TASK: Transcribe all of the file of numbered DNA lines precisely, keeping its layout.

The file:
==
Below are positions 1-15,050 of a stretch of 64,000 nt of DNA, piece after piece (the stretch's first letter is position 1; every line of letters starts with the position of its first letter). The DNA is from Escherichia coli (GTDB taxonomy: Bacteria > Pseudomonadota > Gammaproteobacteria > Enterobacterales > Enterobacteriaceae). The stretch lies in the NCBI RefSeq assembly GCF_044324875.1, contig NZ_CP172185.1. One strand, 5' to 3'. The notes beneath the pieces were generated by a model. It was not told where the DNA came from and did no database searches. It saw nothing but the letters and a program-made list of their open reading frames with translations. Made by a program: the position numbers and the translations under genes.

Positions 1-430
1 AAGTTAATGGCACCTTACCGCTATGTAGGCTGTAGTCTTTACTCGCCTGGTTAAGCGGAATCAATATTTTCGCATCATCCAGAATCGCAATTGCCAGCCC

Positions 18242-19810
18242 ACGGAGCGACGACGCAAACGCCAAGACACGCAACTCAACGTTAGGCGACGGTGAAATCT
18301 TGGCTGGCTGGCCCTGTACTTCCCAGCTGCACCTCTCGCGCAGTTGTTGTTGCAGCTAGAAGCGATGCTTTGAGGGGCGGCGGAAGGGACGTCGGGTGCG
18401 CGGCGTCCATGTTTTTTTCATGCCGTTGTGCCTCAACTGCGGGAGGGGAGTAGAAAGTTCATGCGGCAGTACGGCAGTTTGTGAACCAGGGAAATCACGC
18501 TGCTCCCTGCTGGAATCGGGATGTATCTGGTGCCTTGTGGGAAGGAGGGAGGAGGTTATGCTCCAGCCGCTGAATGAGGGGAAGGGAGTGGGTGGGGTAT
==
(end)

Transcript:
Below are positions 1-15,050 of a stretch of 64,000 nt of DNA, piece after piece (the stretch's first letter is position 1; every line of letters starts with the position of its first letter). The DNA is from Escherichia coli (GTDB taxonomy: Bacteria > Pseudomonadota > Gammaproteobacteria > Enterobacterales > Enterobacteriaceae). The stretch lies in the NCBI RefSeq assembly GCF_044324875.1, contig NZ_CP172185.1. One strand, 5' to 3'. The notes beneath the pieces were generated by a model. It was not told where the DNA came from and did no database searches. It saw nothing but the letters and a program-made list of their open reading frames with translations. Made by a program: the position numbers and the translations under genes.

Positions 1-430
1 AAGTTAATGGCACCTTACCGCTATGTAGGCTGTAGTCTTTACTCGCCTGGTTAAGCGGAATCAATATTTTCGCATCATCCAGAATCGCAATTGCCAGCCC

Positions 18242-19810
18242 ACGGAGCGACGACGCAAACGCCAAGACACGCAACTCAACGTTAGGCGACGGTGAAATCT
18301 TGGCTGGCTGGCCCTGTACTTCCCAGCTGCACCTCTCGCGCAGTTGTTGTTGCAGCTAGAAGCGATGCTTTGAGGGGCGGCGGAAGGGACGTCGGGTGCG
18401 CGGCGTCCATGTTTTTTTCATGCCGTTGTGCCTCAACTGCGGGAGGGGAGTAGAAAGTTCATGCGGCAGTACGGCAGTTTGTGAACCAGGGAAATCACGC
18501 TGCTCCCTGCTGGAATCGGGATGTATCTGGTGCCTTGTGGGAAGGAGGGAGGAGGTTATGCTCCAGCCGCTGAATGAGGGGAAGGGAGTGGGTGGGGTAT